This bill is quite simply, BAD NEWS for those of us that believe in good public education, like we have here in Northville. Sen. Colbeck is pandering to the DeVos people who don't believe in public education and are, in fact, doing everything they can to destroy it. The Patch quotes Sen. Colbeck saying: "While I applaud the Legislature’s efforts to expand the cap, I will continue my efforts to remove all caps so that we can offer even greater public education choices to all of Michigan’s children" Then, he told the Patch: “Many teachers are discouraged by the lack of parental involvement in their students’ education. Opening up more public education choices encourages parents to become even more engaged in their children’s educational path. Every time we put a cap in place, it takes away another opportunity for a parent to be more involved." HUH? Seriously, he said that there is not enough parent involvement, so his solution to this is to have them sit their kids in front of a computer at home? What are the parents doing while this is happening? Working from home? Chatting on the phone? Grocery shopping? Just because the kids are at home doesn't mean the parents are involved! Michigan voters, please remember this guy on his next election day in 2014.
sine-of-the-times May 06, 2012 at 02:20 PM
Cyber schools win, PUBLIC schools LOSE...Really? How about 30,000 kids x $6800 (which is too low, anyway, per pupil) = $204,000,000 out of public education in Michigan and into the hands of corporate schools. Fewer teachers needed. Fewer jobs. What is wrong with Mr. Colbeck for suggesting such an idea? Does America really want to have education go in this direction? If anything, parents are being fooled into thinking that this is good for their child, education by convenience is not good for building a cultured, knowledgeable, thoughtful person who can interact with society. Why not have purchased laptops/ipads for every student to take INTO their classrooms to use in interactive discussions with PEOPLE and TEACHERS instead? Remember your teacher, Jesus, Mr Colbeck...what would Jesus have done if he was outsourced?
Linda Burnett May 06, 2012 at 05:06 PM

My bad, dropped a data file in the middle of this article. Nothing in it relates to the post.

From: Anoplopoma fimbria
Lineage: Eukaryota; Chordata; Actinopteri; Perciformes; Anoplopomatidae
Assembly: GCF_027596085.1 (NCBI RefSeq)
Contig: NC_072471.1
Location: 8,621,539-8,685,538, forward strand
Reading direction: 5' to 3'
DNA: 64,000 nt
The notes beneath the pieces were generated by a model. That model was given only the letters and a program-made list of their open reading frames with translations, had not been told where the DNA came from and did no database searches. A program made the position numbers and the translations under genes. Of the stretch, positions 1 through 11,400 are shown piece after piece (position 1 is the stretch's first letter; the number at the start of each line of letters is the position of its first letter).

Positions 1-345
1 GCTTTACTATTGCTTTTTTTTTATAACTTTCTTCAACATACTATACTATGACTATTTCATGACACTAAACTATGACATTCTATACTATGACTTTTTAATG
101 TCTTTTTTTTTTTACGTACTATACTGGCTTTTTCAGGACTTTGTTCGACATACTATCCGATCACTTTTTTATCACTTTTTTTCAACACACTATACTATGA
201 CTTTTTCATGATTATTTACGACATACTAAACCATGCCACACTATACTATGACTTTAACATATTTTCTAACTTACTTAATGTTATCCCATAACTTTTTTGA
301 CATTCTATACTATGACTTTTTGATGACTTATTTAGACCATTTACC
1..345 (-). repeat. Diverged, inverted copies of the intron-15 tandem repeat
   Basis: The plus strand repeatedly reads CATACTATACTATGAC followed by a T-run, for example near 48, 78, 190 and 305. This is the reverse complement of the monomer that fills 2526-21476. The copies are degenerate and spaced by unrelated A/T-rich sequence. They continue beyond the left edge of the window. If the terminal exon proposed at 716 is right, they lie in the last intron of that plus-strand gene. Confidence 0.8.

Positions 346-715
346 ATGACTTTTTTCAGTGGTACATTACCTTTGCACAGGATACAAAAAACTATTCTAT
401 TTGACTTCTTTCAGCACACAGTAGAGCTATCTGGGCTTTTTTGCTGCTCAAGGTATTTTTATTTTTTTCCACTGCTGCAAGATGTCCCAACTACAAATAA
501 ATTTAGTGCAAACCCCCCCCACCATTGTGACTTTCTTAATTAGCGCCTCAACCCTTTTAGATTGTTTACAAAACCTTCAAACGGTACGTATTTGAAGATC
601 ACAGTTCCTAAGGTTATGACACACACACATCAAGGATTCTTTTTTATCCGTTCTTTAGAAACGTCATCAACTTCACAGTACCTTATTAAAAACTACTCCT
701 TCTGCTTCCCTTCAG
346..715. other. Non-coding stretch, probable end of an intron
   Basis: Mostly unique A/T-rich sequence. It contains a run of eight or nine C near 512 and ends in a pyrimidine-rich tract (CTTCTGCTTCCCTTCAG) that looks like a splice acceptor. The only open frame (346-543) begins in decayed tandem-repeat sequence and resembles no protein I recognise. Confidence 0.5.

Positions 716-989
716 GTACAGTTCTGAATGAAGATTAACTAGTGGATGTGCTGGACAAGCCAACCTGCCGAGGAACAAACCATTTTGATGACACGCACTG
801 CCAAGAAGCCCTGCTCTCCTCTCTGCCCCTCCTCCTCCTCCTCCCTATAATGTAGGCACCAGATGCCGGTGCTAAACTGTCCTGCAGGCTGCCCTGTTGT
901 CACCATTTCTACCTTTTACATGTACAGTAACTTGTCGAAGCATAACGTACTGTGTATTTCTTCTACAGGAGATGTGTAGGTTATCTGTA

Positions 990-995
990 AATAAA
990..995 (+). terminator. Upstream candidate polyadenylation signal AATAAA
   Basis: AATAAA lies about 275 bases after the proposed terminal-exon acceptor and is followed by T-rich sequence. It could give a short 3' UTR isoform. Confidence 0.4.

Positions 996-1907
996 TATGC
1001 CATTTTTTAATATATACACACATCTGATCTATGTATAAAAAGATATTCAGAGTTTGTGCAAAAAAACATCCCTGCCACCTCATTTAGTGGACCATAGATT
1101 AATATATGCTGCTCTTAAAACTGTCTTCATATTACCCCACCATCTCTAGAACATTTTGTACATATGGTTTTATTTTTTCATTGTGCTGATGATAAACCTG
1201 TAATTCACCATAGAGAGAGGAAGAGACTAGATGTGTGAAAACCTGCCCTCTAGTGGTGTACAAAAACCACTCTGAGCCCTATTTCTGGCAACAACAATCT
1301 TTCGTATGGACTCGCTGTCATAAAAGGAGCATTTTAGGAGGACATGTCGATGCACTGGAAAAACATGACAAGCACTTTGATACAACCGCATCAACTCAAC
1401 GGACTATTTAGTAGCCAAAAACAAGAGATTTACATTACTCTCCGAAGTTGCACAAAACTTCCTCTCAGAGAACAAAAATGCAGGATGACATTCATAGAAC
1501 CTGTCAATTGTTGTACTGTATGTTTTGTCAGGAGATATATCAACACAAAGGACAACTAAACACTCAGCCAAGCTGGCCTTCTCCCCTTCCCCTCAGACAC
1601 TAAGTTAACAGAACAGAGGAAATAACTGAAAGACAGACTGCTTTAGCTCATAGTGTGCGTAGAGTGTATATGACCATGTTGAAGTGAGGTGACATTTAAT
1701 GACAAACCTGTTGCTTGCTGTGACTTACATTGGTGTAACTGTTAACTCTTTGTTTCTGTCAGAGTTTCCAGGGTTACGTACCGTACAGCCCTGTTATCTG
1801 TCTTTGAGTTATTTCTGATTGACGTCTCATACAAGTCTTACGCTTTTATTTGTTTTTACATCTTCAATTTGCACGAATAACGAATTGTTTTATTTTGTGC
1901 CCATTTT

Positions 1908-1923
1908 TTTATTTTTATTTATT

Cyber school is appropriate for some students, but responsible implementation is crucial. Even with knowledge that cyber school operators have been the subject of investigation due to poor performance and elevating enrollment numbers to maximize revenue, Colbeck remains committed to unlimited expansion. He touts commitment to government transparency and excellence in education yet opposed several key amendments to the cyber bill (aka ALEC Virtual School Act). Despite the significantly reduced cost to operate a cyber program, Colbeck opposed an amendment to reduce the per pupil allowance for cyber students. No one wins here except the cyber management company. He also voted down an amendment requiring companies to post a link to their management/service contracts. This ‘no’ vote insulates companies (many out-of-state) from revealing what they do with taxpayer money. Colbeck also opposed requiring an ‘employee’ to proctor a student during exams. This face time is the minimum that should be required. If our goal is graduating students who will be productive members of our society, we must ensure that the students themselves are completing the work required. Contrary to the propaganda being peddled by this legislature, most parents are satisfied with their community schools. The majority do not want the ‘choice’ of parallel school systems within their community, which drain school budgets and cause districts to make devastating cuts to programs and services.